Tuesday, June 12, 2012

Lies, Knives, and Girls in Red Dresses by Ron Koertge

It starts with a creepy introduction, and Ron Koertge's take on fairy tales gets darker and twistier from there.

Do you want to sleep? Find another storyteller. Do you
want to think about the world in a new way?

Come closer. Closer, please.
I want to whisper in your ear.
Written largely in free verse (although much of it reads like spare prose, and not actual poetry), this collection is decidedly not a hearts-and-flowers account of Happily Ever After (HEA). And it's accompanied by what appear to be cut-paper representations of many of the tales.

For instance, the first story fills you in on what happened to Cinderella's stepsisters after Cinderella moved to the castle, and it involves various forms of mutilation and wishing for death. There are other characters who don't exactly get their HEA endings either, such as the characters in Rapunzel (who knew?), the mole in Thumbelina, and the father in Hansel & Gretel (at least impliedly, based on Koertge's telling).

Some of the tales are brought forward in time to the present, such as "The Little Match Girl", which features a kid trying to sell CDs on a corner in a very bad neighborhood, Little Red Riding Hood, or "Bearskin", in which the soldier who makes a deal with the devil is a veteran from Iraq, living in the psych ward at the Veterans Administration hospital.

There's the story of Bluebeard, which starts in first person from his latest wife's perspective as follows, then shifts to third, with a rather titillating ending, where we're left to wonder how this Mrs. Bluebeard's story will end - and which ending she prefers..
"Yes, it's blue and Yes it tickles and Yes he's had a lot of wives
and nobody knows what happened to them

but he's fun at the party and omigod that castle!
Blue frescoes, a bathtub of cherries, golden trees
with sapphire leaves,

pearls in rainwater, cranes in a paper cage, a diamond
hummingbird in a real hollyhock

I do! I do! I take thee in weirdness and in health.
This sort of breathless narrative is used to spectacular advantage in "Red Riding Hood, Home at Last, Tells Her Mother What Happened," a rushed recounting of how Red met the wolf - and really wanted to be swallowed whole, which may be one of my favorite pieces in the entire collection. (It is decidedly my favorite to read aloud, in any case.)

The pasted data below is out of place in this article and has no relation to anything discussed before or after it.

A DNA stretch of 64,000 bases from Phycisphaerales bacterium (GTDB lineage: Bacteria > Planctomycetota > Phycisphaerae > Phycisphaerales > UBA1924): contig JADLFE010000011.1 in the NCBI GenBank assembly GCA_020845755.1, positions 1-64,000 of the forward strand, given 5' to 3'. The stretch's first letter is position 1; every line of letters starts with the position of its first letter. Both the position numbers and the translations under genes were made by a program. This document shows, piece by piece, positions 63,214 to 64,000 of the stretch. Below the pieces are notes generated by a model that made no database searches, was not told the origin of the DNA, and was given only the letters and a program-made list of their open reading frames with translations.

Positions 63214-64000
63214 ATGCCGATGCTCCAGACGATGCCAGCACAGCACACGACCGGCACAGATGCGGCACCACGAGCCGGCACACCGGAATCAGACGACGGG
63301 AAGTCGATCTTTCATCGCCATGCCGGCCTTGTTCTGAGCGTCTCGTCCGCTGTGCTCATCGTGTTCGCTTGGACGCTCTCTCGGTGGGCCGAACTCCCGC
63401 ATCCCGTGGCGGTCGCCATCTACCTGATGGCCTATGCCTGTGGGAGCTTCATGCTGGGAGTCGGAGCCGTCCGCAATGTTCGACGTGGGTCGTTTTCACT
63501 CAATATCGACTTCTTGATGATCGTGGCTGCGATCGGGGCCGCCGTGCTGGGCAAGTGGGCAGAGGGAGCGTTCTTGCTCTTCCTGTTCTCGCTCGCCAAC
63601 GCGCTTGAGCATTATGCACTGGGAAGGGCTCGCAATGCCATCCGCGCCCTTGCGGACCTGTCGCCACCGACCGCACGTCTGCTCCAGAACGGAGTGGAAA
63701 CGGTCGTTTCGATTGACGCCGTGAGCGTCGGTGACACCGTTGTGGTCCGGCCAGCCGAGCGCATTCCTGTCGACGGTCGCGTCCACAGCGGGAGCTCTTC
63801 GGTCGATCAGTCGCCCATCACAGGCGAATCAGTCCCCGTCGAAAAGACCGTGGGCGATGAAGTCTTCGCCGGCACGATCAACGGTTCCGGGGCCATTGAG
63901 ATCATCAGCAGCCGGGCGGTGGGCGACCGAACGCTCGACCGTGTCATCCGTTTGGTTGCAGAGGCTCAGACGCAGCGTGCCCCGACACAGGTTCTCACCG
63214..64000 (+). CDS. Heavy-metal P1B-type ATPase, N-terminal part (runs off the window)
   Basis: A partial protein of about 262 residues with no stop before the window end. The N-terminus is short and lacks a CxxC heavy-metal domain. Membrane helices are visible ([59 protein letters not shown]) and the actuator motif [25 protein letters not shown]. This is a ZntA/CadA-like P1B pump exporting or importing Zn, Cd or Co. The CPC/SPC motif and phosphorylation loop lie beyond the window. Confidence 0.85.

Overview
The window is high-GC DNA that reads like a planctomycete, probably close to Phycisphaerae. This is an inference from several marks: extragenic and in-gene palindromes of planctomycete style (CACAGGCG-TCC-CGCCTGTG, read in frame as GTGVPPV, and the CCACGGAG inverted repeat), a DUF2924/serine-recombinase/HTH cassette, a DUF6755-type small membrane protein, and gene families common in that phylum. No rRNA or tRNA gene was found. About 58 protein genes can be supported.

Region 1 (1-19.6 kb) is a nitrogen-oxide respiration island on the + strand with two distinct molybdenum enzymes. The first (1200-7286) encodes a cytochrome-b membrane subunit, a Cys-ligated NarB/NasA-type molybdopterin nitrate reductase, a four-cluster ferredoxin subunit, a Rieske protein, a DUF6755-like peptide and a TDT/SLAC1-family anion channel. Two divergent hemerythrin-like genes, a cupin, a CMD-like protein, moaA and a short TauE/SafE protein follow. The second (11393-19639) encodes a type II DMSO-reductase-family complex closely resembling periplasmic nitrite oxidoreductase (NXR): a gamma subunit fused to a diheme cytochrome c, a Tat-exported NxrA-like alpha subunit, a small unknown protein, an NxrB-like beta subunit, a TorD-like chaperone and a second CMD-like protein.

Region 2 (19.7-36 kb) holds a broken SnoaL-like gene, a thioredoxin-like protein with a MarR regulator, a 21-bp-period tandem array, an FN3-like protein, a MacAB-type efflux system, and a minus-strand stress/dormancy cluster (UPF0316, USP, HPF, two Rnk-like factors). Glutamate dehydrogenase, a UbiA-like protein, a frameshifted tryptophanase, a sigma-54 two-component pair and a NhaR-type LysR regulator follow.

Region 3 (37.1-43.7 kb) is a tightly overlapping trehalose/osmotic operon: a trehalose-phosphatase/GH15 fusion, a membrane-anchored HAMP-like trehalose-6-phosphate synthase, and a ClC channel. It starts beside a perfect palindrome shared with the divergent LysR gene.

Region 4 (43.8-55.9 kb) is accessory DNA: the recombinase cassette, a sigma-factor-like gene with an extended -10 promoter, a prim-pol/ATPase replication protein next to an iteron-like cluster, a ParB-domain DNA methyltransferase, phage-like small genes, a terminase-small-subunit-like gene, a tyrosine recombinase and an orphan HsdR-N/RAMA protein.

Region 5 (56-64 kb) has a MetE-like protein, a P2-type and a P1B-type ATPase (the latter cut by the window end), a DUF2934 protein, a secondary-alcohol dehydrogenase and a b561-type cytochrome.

Other stories are incredibly thought-provoking, including the aforementioned "The Little Match Girl" and the story of "Little Thumb", a tale about a small person who realized that the ogres had come to town and tricked the father ogre into slitting the throats of his own children.

Everybody says the moral of the story
is that short guys can be cunning
and brave.

But I think the moral is that children pay
for the sins of their parents. Ask anybody
who hates to go home after school.

Ask the girl whose mother is a drunk
and a whore. Ask the boy whose dad
is doing twenty-five to life.
A must-grab for folks interested in alternate retellings, in verse novels (although really, it's more of a short story collection), and for fans of thought-provoking writing in general.


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2 comments:

tanita davis said...

I pretty much love anything this author does - and twisted fairy tales are even better in the hands of a competent author. Win!

Chris Okelberry said...

Sounds intriguing. I've always enjoyed Roald Dahl's twisted fairy tales...this sounds even more compelling.

Will have to check it out. :)